By Sarah Gustafson
There is an understated bravery about Scott Sowerby’s debut monograph, Making Toleration: The Repealers and the Glorious Revolution. He ushers the reader through a powerful re-reading of one of English history’s defining moments: the fall of the Catholic Stuart King James II and the establishment of William and Mary as heads of a re-envisioned constitutional monarchy. In researching the little-known Repealer Movement, Sowerby transforms the traditional “Glorious Revolution” narrative of Catholic villains and Anglican heroes into a struggle of wills and principles between a tolerant and liberal “absolutist” king and a staunchly Anglican, and thus conservative, English Parliament.
As a scholar of modern France, I was unfamiliar with many of the factual details and various historical interpretations of the events of 1689. Sowerby’s Introduction, and extended discussion of “Thermodynamic” model Revolution, serves well to situate readers and clarify his historiographical contribution. This familiar model of revolution typically sets an aggrieved, reform-minded, liberty-seeking movement of the people against an intractable, conservative State countermovement. Sowerby admits that James II, as a Stuart and Catholic king of an overwhelmingly Protestant nation, easily fits the part of oppressive absolutist monarch. Therefore, his opposition – the Anglican majority – easily assumes the heroic role associated with movements of liberalism and freedom. In the annals of history, the “hardly conservative [religious and political] policies” of Parliament under William and Mary, notably the 1689 Act of Toleration and the Declaration of Rights of 1689, seems to bolster that narrative.
Thanks to what the Repealer Movement reveals of James II’s kingship, that narrative is fundamentally undermined. This brand new research permits Sowerby to present a radically new vision of the Stuart king: that of a visionary whose ideal of religious toleration meant a repeal of the discriminatory Test Acts of 1673 and 1678 and “a universal grant of toleration for all English people, which he sought to be made irrevocable by an act of Parliament.” The Repealer Movement, a loose coalition of non-conformers in London as well as the country, embodied what Sowerby calls James II’s “transformational politics.” Familiarizing Englishmen with the issue of toleration in the hopes of amassing popular support for the repeal, the movement had a radical mandate and a radical – who happened to be Head of State – at the head. The first movement in this revolution was not “the oppositional movement that overthrew the king… It was, instead, a movement for reform sponsored by the King.” This James II, embracing “liberty of conscience [as] a fundamental right of all English subjects” and doing so in direct appeals to the people, hardly corresponds to that in the traditional narrative.
Creatively analyzing a variety of sources, in nine chapters Sowerby brings us from the conception of the Repealer Movement in 1687 to the Glorious Revolution in 1689 and the Act of Toleration eighteen months later. He details the diverse players involved (metropolitan, rural, clerical and popular), as well as those successes, challenges, fears, and shortcomings that ultimately doomed the campaign for universal toleration and its king. Though he seems to admire James II and his coalition-building skills, he does not hesitate to critique James for dismissing anti-popery, the dominant unifying force – “a large scale, intractable problem” – without which the invasion of William of Orange and the Glorious Revolution would not have been possible or successful. Sowerby concludes, however, that any more moderate governance James II would not necessarily have avoided the Revolution: “Governing moderately would not have put to rest the anti-popish fears.” Rather, he insists that the Stuart monarch was “an anomaly,” preferring to “back causes,” and “[tie] his fate to those causes” than to play the shrewd and retiring monarch seeking public approval.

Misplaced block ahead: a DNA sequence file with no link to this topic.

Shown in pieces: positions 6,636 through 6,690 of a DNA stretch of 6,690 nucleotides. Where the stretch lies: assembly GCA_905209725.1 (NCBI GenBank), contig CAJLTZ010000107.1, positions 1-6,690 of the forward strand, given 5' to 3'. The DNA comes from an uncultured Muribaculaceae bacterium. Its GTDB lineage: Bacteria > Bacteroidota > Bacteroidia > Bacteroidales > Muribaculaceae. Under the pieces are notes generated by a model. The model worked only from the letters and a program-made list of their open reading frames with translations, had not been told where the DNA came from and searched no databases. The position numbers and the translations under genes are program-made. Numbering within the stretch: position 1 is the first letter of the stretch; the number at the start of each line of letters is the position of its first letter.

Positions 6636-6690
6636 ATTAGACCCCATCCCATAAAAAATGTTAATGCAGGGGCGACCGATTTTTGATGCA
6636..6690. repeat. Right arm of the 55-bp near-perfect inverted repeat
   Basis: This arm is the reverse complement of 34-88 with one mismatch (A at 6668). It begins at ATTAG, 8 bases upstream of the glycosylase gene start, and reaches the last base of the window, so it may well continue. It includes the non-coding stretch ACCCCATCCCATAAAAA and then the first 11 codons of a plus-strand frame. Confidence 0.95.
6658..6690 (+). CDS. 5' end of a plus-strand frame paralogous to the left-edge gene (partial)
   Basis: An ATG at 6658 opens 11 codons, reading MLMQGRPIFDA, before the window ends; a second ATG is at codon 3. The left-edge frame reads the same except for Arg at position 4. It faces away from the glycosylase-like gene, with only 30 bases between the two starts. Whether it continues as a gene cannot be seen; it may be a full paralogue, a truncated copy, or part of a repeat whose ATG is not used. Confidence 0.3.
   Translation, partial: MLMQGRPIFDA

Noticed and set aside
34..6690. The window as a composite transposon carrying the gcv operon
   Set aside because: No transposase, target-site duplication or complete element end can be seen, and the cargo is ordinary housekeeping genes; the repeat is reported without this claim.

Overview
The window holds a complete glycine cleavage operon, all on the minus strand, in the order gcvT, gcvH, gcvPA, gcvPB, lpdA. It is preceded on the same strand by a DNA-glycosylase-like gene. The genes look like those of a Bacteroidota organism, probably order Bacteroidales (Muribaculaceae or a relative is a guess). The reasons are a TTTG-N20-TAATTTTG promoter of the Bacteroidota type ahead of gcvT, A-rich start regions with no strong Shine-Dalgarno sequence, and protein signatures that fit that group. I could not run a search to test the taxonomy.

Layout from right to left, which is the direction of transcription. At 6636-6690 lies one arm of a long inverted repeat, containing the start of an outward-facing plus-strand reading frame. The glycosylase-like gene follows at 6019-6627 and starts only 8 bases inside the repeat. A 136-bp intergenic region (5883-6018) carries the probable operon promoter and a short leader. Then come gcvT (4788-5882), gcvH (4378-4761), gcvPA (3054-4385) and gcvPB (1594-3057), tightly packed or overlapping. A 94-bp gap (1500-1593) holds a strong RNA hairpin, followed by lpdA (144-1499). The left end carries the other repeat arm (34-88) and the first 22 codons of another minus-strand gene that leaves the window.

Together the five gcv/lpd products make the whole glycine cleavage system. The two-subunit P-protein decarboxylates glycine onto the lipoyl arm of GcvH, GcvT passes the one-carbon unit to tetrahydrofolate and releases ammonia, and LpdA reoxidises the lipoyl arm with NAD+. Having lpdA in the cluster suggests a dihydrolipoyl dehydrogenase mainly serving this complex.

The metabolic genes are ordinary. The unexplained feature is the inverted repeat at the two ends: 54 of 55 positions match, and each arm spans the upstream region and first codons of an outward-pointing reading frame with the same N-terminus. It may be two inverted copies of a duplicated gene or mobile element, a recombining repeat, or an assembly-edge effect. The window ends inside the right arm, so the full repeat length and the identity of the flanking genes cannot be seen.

In the end, the Glorious Revolution strengthened an anti-popish status quo; what then to make of the Repealer Movement’s contribution? Sowerby’s answer has implications for multiple fields of study. With regard to interpreting English history, the Repealer Movement failed yet it introduced questions of religious liberty in new ways and formed new groups out of previously-disconnected non-conformers. That lobby then extracted itself new rights in a new Act of Toleration. On the side of political theory, Sowerby proposes that the rise of modern constitutionalism is a phenomenon of many origins; not only can the popular will act to limit a ruler, as in the traditional narrative, but “minorities [such as the non-conformers can organize] themselves to repel the overbearing demands of majorities… circumscribing the capacity of their enemies to act against them.” Lastly, the answer has implications for the relationship between History and politics, and ways political cultures are built through historical memory. Provided that non-conforming Protestants forget their collaboration with Papists and James II on repeal, the Anglican majority accepted non-conformers into the mainstream – thus “tabling” any more radical extensions of religious liberty. The Repealer Movement forgotten, James II rendered a villain, a new consensus was built on the foundation of “a lapse of memory…” Sowerby’s approachable yet profound work deserves its multiple accolades for recovering to History part of how the traditional history of the Glorious Revolution came to be.
Sarah Gustafson (ΦBK, Davidson College, 2014) is a candidate for the master’s degree in the History of Political Thought and Intellectual History at University College London, and looks forward to her future pursuit of a Ph.D. in European History.